“She realizes every race is like a unique journey,” Taylor added. “You really can’t prepare for what’s going to happen. You have to adjust to whatever does happen. That’s one of her greatest strengths – to be able to enjoy it and adjust. She has that wonderful trait in that she loves to race; she loves the hurt, the pain in running hard. Some people might hear that and think that doesn’t seem healthy. But it’s just the nature of our sport. You have to endure pain for such a long period of time. In another sport, you might only have to do it for three seconds and it’s over. With distance running, you go in knowing that you’re in for 18 to 20 minutes of non-stop pain. Some never master it. She just came (into the program) with that.”

Kearney ran a time of 18:05.6 in the Regional in less than ideal conditions.

“It was a pretty muddy course,” she said.

Plus, she was not pushed, winning the race by 37 seconds.

Day ran his season’s best in late September, winning the Jackson Invitational in 15:13.1 – three tenths of a second faster than his MHSAA Finals time in 2015.

Everything was on an upward trajectory until he tripped and bruised a knee during a recruiting visit to Michigan State.

Day thought it was just a scrape. He didn’t feel any pain during a training run the following day, and at a Big North meet two days later. But on the cool down after the race, the bruise started bothering him.

He cut back on his training for a couple weeks – right when he should have been building up – but he said the knee is much improved now, thanks to daily treatments to speed up the recovery.

Bullis is not surprised. In fact, she’s impressed with Day’s attention to detail in staying as fit and healthy as possible.

“He’s very in tune with how he feels and what he puts in his body,” she said.

Day sticks to a healthy diet, one that focuses on what’s beneficial for his blood type.

“I’m very blessed that my mom is into all of that,” he said.  “She’s given me a lot of information. We do it together. We have fun with it together. People always think eating healthy is hard, but it’s not, especially when you get used to it. You start enjoying it – spinach, kale, all that stuff.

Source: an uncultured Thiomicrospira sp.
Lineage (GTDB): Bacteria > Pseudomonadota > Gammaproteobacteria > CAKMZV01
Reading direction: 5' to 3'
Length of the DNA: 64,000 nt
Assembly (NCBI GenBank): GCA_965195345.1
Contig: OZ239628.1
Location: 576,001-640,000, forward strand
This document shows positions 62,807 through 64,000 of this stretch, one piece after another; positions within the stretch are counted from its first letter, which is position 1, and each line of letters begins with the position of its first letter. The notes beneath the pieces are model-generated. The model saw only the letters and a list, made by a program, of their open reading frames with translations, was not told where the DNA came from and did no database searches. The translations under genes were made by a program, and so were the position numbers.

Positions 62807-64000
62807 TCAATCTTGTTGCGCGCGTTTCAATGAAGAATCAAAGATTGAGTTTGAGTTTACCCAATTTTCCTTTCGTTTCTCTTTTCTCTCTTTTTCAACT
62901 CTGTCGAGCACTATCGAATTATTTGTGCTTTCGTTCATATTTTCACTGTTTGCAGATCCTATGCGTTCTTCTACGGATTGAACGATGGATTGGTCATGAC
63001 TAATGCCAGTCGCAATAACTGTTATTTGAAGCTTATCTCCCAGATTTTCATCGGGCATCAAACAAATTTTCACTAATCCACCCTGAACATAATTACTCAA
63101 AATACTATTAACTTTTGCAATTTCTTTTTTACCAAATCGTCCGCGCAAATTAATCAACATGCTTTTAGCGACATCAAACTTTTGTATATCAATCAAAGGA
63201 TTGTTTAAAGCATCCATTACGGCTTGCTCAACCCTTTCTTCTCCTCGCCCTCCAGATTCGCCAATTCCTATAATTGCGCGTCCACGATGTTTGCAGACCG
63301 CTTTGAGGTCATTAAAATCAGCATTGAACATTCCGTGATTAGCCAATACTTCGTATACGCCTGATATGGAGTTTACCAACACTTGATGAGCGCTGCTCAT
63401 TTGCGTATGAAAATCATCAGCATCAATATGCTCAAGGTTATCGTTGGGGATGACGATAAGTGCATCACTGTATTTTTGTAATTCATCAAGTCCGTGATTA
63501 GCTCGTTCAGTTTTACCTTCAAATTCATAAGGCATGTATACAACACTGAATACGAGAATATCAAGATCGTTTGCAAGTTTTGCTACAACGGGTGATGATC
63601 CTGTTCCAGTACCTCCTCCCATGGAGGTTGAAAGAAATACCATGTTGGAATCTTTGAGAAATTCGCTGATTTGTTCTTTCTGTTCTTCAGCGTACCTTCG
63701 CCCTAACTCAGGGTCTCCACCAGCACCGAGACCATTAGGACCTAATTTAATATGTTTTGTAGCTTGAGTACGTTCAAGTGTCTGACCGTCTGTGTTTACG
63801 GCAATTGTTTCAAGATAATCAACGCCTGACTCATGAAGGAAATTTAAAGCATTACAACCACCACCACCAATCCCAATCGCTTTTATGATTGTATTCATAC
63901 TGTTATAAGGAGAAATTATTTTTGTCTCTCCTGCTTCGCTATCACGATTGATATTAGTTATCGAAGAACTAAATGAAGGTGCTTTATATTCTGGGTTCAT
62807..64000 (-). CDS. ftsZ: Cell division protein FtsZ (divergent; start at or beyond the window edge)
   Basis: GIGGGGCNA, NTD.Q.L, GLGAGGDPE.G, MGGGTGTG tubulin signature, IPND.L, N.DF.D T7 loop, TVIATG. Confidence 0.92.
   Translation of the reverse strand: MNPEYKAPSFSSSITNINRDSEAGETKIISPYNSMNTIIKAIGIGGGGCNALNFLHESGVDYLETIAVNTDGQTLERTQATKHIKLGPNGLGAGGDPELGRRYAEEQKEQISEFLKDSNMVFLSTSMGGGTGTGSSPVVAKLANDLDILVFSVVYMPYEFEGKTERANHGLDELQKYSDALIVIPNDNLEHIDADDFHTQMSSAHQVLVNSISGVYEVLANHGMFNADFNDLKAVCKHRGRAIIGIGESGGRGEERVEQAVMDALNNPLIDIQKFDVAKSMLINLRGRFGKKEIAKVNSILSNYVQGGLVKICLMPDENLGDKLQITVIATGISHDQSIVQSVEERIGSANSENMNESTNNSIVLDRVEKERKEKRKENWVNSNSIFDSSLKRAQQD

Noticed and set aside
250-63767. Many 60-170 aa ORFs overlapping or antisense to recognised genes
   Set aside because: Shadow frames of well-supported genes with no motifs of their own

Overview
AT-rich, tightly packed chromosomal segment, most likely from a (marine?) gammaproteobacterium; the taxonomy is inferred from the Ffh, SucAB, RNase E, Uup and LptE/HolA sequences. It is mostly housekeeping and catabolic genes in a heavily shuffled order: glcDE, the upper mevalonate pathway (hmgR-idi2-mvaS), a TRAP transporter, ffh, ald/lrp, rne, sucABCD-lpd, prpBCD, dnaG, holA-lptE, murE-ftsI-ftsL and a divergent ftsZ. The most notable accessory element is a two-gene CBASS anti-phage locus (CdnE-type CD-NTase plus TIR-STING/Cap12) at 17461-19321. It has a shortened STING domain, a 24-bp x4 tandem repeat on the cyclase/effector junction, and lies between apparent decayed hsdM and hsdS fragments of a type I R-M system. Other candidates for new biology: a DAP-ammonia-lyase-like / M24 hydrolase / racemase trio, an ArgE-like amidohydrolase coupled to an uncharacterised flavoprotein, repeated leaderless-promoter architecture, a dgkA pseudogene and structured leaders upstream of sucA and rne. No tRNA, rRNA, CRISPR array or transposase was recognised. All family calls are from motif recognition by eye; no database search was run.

“I have a list of foods that I follow. In my diet, there’s no chicken, no wheat. Now, sometimes you can have it, but usually we go for stuff that’s beneficial. The day before a big meet I’ll always go for lamb and broccoli. That’s my go-to meal. And some feta cheese – got to have that in there as well.”

With the graduation of Traverse City Central’s Anthony Berry (fifth in Division 1 last year) and Traverse City West’s Nick Hirschenberger (11th), Day did not face the same type of league competition this fall. That, however, enabled him to work with his teammates, much like he did in the Regional.

At the Regional, the Wildcats pulled a switch, trading in their traditional white tops and green shorts for all black attire.

The runners seemed inspired by the change.

“We were seeded fourth,” said Bullis, now in her fourth year as head coach. “I told them we couldn’t be in a better place. I like running there. Then, when we changed uniforms and ran in black, it was even better because nobody knew who we were.”

They probably knew Day.  The one-time soccer player has come on strong since devoting himself full-time to cross country.

“He’s just now becoming an all-around runner,” Bullis said. “He didn’t start running full-time until August of 2015. He’s more race ready now with another year under his belt. Everything in his tool box is in place for this race.”

Day, who also hopes to compete at next month’s Foot Locker nationals, said he’s ready.

“It’s been a good season,” he said, “and I’m very excited to see where it’s going (Saturday).”

Dennis Chase worked 32 years as a sportswriter at the Traverse City Record-Eagle, including as sports editor from 2000-14. He can be reached at [email protected] with story ideas for Manistee, Wexford, Missaukee, Roscommon, Ogemaw, Iosco, Alcona, Oscoda, Crawford, Kalkaska, Grand Traverse, Benzie, Leelanau, Antrim, Otsego, Montmorency, Alpena, Presque Isle, Cheboygan, Charlevoix and Emmet counties.

PHOTOS: (Top) Alpena's Mitchell Day competes Sept. 24 at the Jackson Invitational, and Traverse City Central's Sielle Kearney runs at a Big North Conference meet Oct. 4. (Middle) Kearney (4357) races with Battle Creek Lakeview's Maggie Farrell (center) and Ann Arbor Pioneer's Anne Forsyth during the Portage Invitational. (Below) Day leads his Regional last Saturday at Delta College. (Photos by Patrick Davey [top left], Mark MacAuliffe [top right], Maggie Dutmers [middle] and Kirk May [below].)

Freeland's Hansen Not Focused on Joining All-Time Greats - But On His Way

By Paul Costanzo
Special for

September 29, 2023

The goal written on Matt Kaczor’s Post-It Note was sub-15 minutes, 15 seconds. That’s what the Freeland cross country coach was hoping for from star runner TJ Hansen during his junior season.

Bay & ThumbKaczor tore it up after seeing Hansen run a single race this fall.